About two years ago, I challenged myself to take on my first ever big wood project: garden decking. It’s these challenges that keep building my confidence to take things even further.
But as we have a whole house to renovate, I try to save money where I can on many jobs to stretch our cash further. And more wisely. This also meant not buying decking furniture on a whim. If I can wait, I’m more likely to find wise-cash opportunities.
And it paid off, because a couple of weekends ago, our neighbour sold us their swing chair and a table with two chairs for £40. They instantly transformed our decking, but it needed some TLC. So, to start off, I looked at replacing the torn and faded canopy, but couldn’t find my size, despite them being rather affordable from £26.
But since I still had the canopy as a template, I started practising some cuts and sewing around the scalloped edge using a scrap piece of ripstop fabric.
The inward corners were my only concern getting a binding to fit perfectly. It looked rather fiddly as it’s been almost a decade since I’ve made them on my patchwork quilt.
I also thought ripstop offered many great benefits: it’s waterproof, anti fray (so doesn’t technically need hemming), anti rip and lightweight and ordered it in plain green. However, when it arrived, it was far lighter than what I’d ever used. So, a heads up: go for a one thicker than 60gsm (grams a square metre). Personally, I’d pick 110gsm or higher.
With the lightweight in mind, I decided to trace around the old one on to the ripstop with tailor’s chalk. Then add half an inch hem allowance (if you’re confused, there’s a video below), cut it and folded it over up to my chalk mark and sew a basic hem.
Note, I eyeballed almost every aspect of this project because I didn’t think it was cost effective to spend all day making something that can be bought cheap. But, I do talk about where you can go for gold in my video.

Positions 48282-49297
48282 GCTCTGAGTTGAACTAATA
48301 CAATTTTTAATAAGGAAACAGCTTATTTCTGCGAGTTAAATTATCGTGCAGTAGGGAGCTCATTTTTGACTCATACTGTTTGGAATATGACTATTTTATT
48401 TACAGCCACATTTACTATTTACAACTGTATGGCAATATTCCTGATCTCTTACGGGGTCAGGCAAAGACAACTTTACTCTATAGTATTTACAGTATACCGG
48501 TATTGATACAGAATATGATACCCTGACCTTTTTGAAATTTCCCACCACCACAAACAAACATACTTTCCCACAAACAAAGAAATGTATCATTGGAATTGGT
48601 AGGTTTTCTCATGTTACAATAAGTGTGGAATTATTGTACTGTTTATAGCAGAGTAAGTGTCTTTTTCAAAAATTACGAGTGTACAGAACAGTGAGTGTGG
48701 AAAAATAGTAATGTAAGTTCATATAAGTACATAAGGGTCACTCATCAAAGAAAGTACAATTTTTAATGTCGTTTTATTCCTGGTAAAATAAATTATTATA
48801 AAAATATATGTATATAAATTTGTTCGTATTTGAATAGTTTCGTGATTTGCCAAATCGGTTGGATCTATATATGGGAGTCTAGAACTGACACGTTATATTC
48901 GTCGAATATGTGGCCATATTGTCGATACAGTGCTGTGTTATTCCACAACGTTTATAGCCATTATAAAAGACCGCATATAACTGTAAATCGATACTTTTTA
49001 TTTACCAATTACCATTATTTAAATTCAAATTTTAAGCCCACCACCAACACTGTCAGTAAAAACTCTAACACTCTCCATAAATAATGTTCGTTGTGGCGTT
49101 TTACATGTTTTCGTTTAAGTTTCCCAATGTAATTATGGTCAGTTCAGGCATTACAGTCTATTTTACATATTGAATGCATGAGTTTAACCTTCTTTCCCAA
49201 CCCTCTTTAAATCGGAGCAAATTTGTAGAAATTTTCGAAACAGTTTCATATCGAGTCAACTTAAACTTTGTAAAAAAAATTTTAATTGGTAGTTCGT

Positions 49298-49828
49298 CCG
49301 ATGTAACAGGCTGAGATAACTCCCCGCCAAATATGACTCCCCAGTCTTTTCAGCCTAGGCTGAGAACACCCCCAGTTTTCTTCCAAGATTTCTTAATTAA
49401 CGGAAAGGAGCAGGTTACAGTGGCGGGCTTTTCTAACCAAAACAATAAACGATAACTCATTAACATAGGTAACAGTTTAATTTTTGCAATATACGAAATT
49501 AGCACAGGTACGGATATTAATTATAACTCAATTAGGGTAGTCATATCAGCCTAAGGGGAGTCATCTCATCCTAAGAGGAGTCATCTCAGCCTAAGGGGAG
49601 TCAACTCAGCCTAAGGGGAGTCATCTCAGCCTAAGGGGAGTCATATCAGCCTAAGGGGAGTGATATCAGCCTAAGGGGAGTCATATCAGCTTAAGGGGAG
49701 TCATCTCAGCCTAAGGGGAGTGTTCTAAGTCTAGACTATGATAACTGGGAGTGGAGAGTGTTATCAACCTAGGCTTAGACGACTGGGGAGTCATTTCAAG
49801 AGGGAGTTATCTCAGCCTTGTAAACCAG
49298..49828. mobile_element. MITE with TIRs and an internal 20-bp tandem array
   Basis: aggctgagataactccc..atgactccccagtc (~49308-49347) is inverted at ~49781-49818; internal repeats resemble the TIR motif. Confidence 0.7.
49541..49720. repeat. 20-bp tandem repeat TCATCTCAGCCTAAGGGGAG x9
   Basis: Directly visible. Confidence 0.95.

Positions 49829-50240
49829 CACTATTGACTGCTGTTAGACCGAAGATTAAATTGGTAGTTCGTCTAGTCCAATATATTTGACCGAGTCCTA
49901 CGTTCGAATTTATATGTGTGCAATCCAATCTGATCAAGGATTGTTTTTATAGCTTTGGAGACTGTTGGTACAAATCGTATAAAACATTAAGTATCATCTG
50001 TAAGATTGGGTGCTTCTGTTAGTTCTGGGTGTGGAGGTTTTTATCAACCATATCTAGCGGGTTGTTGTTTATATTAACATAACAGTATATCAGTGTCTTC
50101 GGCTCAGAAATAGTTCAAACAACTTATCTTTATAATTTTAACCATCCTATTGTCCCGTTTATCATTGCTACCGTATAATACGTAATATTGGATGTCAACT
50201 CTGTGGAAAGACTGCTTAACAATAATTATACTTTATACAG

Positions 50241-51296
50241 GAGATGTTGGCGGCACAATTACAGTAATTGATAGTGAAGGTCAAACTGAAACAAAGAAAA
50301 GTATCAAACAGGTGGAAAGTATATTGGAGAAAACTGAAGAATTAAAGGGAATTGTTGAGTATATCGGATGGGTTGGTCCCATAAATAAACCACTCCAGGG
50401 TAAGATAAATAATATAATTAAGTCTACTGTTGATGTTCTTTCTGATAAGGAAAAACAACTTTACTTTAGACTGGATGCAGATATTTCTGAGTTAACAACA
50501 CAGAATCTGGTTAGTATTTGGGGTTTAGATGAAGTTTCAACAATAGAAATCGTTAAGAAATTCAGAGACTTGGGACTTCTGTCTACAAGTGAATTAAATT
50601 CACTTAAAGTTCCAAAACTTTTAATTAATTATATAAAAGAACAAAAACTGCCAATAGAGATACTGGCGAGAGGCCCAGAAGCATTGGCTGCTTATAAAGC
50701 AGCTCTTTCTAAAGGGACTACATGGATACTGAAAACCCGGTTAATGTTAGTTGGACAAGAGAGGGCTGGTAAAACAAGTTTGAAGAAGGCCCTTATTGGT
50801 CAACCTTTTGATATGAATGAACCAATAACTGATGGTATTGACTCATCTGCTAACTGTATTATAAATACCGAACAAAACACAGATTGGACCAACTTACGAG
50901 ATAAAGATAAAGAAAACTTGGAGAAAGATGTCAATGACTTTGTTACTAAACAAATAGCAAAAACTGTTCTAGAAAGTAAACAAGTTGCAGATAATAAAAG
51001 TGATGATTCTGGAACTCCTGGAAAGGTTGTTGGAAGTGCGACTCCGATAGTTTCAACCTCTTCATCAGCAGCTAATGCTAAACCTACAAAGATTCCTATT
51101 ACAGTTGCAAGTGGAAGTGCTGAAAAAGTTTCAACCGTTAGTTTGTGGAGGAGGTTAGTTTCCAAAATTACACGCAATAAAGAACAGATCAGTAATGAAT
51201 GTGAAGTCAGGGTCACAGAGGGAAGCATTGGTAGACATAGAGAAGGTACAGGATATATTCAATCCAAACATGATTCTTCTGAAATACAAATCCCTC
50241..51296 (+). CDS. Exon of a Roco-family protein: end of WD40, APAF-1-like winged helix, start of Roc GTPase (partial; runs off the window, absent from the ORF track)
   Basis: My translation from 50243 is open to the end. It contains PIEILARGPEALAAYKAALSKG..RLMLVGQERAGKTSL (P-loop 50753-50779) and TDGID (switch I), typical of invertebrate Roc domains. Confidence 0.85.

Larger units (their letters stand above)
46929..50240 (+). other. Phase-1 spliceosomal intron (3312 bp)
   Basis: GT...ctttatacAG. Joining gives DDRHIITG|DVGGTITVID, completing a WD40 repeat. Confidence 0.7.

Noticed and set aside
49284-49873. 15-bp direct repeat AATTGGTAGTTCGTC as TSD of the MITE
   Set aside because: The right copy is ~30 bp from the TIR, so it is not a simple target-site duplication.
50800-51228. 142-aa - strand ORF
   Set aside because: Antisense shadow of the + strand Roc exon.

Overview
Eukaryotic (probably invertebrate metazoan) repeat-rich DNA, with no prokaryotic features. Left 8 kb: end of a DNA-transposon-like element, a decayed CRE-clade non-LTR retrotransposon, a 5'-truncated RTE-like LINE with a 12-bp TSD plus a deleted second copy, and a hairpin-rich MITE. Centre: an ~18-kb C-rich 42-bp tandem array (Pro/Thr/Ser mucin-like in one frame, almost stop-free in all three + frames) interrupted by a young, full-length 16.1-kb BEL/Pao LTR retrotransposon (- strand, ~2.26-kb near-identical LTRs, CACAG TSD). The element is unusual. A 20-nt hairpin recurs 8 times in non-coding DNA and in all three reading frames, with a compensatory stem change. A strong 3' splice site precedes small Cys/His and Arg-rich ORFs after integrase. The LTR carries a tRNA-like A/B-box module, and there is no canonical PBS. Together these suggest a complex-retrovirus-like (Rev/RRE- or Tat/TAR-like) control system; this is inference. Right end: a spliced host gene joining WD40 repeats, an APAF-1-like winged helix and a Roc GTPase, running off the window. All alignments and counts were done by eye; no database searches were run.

Another quicker job I did was not copy all of the scallops, so turned them in to straight edges instead using my omnigrid board. Normally I’ll also use this along my rotary cutter and looking back, that would have been a quicker choice. But as most people won’t own one, I demonstrated using some sharp scissors instead.
So now I have the main body of the canopy, the next stage was to resuse the old canopy’s fittings by picking them all off. Again, this would have been just as quick cutting some from ripstop as it doesn’t fray, but waste not want not. And it was all roughly the same colour.
Now, don’t be put off by where exactly to sew the fittings as it did my fiance. It was easy as measuring the distance between each one (from the outer edges). I then measured the distance between my new fabric’s corners and because I’d copied it like for like, it was spot on.
That meant everything fitted perfectly. SCORE!
But for something a little off topic.
The day I was going to start this project was the same day I flicked though this month’s copy of upcycling magazine, Reloved and found my blog in it. I was interviewed back in February and to be honest, I thought they’d dropped me.
It’s very stylish and picture perfect, which is quite a contrast of my usual DIY projects. But was really lovely and coincidental that my last ripstop fabric project (an upcycled roller blind) was also featured.
I am truly thankful for the coverage and memorabilia about my home renovation journey and but also feels surreal. If you also need some updates in your home, I urge you to give a few things a go, no matter how small they may be initially. Each job, whether successful or not teaches me lessons to keep improving. And I’m almost always impressed when I see how far I’ve come with the before and afters.
Things I Used:
- Brother BC2100 Sewing Machine
- 2 metres bottle green ripstop fabric
- Size 80 sewing machine needle
- Black cotton thread (preferably slightly darker than your fabric)
- Dressmaking scissors or a rotary cutter and omnigrid board
- Glass head pins
- Tailors chalk
The Visual Learning Bit!
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